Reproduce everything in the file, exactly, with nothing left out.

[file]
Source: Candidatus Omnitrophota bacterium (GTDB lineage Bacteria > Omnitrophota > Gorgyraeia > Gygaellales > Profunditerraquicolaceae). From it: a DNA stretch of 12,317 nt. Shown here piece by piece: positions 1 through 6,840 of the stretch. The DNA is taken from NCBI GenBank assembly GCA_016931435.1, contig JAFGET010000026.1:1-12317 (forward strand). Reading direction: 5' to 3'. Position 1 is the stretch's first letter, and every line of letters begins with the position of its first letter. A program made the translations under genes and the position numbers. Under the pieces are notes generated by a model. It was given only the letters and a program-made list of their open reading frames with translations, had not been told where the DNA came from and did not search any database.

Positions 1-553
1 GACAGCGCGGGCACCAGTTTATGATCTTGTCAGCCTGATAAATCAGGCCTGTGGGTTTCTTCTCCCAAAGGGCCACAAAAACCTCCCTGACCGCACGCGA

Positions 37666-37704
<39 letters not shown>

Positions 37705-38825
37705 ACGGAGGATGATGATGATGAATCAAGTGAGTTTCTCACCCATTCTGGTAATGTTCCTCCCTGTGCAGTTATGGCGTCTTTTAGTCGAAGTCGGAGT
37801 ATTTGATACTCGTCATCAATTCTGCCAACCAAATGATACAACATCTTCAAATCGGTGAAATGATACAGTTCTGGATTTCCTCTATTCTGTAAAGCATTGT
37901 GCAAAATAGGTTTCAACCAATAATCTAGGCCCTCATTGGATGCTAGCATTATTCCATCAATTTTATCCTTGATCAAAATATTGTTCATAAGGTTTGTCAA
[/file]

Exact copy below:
Source: Candidatus Omnitrophota bacterium (GTDB lineage Bacteria > Omnitrophota > Gorgyraeia > Gygaellales > Profunditerraquicolaceae). From it: a DNA stretch of 12,317 nt. Shown here piece by piece: positions 1 through 6,840 of the stretch. The DNA is taken from NCBI GenBank assembly GCA_016931435.1, contig JAFGET010000026.1:1-12317 (forward strand). Reading direction: 5' to 3'. Position 1 is the stretch's first letter, and every line of letters begins with the position of its first letter. A program made the translations under genes and the position numbers. Under the pieces are notes generated by a model. It was given only the letters and a program-made list of their open reading frames with translations, had not been told where the DNA came from and did not search any database.

Positions 1-553
1 GACAGCGCGGGCACCAGTTTATGATCTTGTCAGCCTGATAAATCAGGCCTGTGGGTTTCTTCTCCCAAAGGGCCACAAAAACCTCCCTGACCGCACGCGA

Positions 37666-37704
<39 letters not shown>

Positions 37705-38825
37705 ACGGAGGATGATGATGATGAATCAAGTGAGTTTCTCACCCATTCTGGTAATGTTCCTCCCTGTGCAGTTATGGCGTCTTTTAGTCGAAGTCGGAGT
37801 ATTTGATACTCGTCATCAATTCTGCCAACCAAATGATACAACATCTTCAAATCGGTGAAATGATACAGTTCTGGATTTCCTCTATTCTGTAAAGCATTGT
37901 GCAAAATAGGTTTCAACCAATAATCTAGGCCCTCATTGGATGCTAGCATTATTCCATCAATTTTATCCTTGATCAAAATATTGTTCATAAGGTTTGTCAA